Programming and Computer Science in Java:
Homework #8:  Doubles, Methods, and Calculus
David Kosbie, 2002-2003

Due Date:  Mon, Mar 17, 2003

For each of the following questions, anything which your programs compute must be computed within a new method, and not directly inside your main method.

In class on Friday, we covered in detail how to approximate the derivative and the integral of a function f(x).  Your homework is to duplicate these programs.

Question 1:  Approximating a Derivative.  Write a Java program which reads in an integer, a, and computes (as a double) the derivative of a function, f(x), at the point x=a -- that is, f'(a).  The function f(x) should be built-in to your program, as in:
public static double f(double x) { return x * x; } // f(x) = x^2

Very briefly, how do you do this?  Because we covered this in detail in class, we will provide very brief notes here.  First, you write a function, approxSlope:
public static double approxSlope(double a, double h)
which takes two parameters -- a and h -- and returns the slope of the secant line through the points (a,f(a)) and (a+h,f(a+h)).  Note that for very small h, this value approximates the derivative f'(a), and for infinitely small h (if there were such a thing), it would in fact be that derivative.

So now you can write your derivative function:
public static double derivative(double a)
which takes one parameter, a, and returns the derivative of f at x=a, that is, f'(a).  It does so by starting with a small value for h, say 0.01, and repeatedly calling approxSlope(a,h), each time halving the value of h, until the difference between successive calls is smaller than some rather small epsilon, say 0.000000001.  Now, due to roundoff error in doubles, there is a chance this process will never terminate.  Thus, you should also terminate the loop if it has run more than some maximum number of iterations.

Try your program out for different functions f(x), and verify your program's operation both by hand (for easily differentiable functions) and, as needed, by calculator.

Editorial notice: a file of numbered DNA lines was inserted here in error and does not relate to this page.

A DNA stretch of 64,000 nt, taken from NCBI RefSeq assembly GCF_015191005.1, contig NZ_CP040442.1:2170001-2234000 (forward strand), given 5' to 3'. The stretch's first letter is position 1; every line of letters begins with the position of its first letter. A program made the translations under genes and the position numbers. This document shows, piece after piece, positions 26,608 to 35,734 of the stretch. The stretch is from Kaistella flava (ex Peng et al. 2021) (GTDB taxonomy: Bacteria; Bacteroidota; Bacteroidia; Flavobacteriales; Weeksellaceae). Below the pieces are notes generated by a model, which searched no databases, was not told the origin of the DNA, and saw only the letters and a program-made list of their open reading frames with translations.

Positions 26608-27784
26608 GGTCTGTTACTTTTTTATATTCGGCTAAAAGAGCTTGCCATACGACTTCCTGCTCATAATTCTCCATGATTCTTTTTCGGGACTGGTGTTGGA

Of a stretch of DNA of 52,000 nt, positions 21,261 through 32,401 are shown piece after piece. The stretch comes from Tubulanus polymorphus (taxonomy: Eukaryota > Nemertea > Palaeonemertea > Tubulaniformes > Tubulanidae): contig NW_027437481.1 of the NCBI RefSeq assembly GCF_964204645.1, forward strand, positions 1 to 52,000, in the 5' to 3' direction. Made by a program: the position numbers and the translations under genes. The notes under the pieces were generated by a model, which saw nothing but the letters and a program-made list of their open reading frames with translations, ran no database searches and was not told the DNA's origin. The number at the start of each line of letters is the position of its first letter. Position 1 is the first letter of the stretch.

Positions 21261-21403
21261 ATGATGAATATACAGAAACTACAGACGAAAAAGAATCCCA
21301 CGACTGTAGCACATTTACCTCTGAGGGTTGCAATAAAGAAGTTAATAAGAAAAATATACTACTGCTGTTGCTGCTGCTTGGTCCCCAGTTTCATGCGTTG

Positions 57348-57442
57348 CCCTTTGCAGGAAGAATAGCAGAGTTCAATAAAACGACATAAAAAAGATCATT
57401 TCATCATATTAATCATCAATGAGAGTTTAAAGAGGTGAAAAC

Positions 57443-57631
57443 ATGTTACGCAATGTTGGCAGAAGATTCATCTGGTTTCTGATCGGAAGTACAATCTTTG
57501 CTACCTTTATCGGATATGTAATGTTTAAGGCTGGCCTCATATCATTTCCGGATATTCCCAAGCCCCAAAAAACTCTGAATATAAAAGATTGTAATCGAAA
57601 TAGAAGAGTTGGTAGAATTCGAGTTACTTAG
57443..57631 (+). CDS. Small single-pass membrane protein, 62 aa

Question 2:  Approximating an Integral.   This problem is very similar to the preceding problem, curiously enough.  Write a Java program which reads in two integers, a and b, where a <= b, and computes (as a double) the integral of a function, f(x), from the point x=a to the point x=b.  The function f(x) should be built-in to your program, as in:
public static double f(double x) { return x * x; } // f(x) = x^2

Very briefly, how do you do this?  Because we covered this in detail in class, we will provide very brief notes here.  First, you write a function, approxArea:
public static double approxArea(double a, double b, int rectCount)
which takes three parameters -- a, b, and rectCount -- and returns the area under the curve f(x) from x=a to x=b as approximated by rectCount rectangles.  First, note the obvious:  each rectangle has a fixed-width of (b-a)/rectCount.  Now, for each rectangle, use function's value at the left x as the height, so the first rectangle's height will just be f(a) and its area will be f(a)*width, where width = (b-a)/rectCount.  Note that for a large rectCount, this value approximates the integral of f(x) from x=a to x=b, and for infinitely large values of rectCount (if there were such a thing), it would in fact be that integral.

So now you can write your derivative function:
public static double integral(double a, double b)
which takes two parameters, a and b, and returns the integral of f(x) from x=a to x=b.  It does so by starting with a moderate value for rectCount, say 1000, and repeatedly calling approxArea(a,b,rectCount), each time doubling the value of rectCount, until the difference between successive calls is smaller than some rather small epsilon, say 0.000000001.  Now, due to roundoff error in doubles, there is a chance this process will never terminate.  Thus, you should also terminate the loop if it has run more than some maximum number of iterations.

Try your program out for different functions f(x), and verify your program's operation both by hand (for easily integrable functions) and, as needed, by calculator.

Good luck!

DK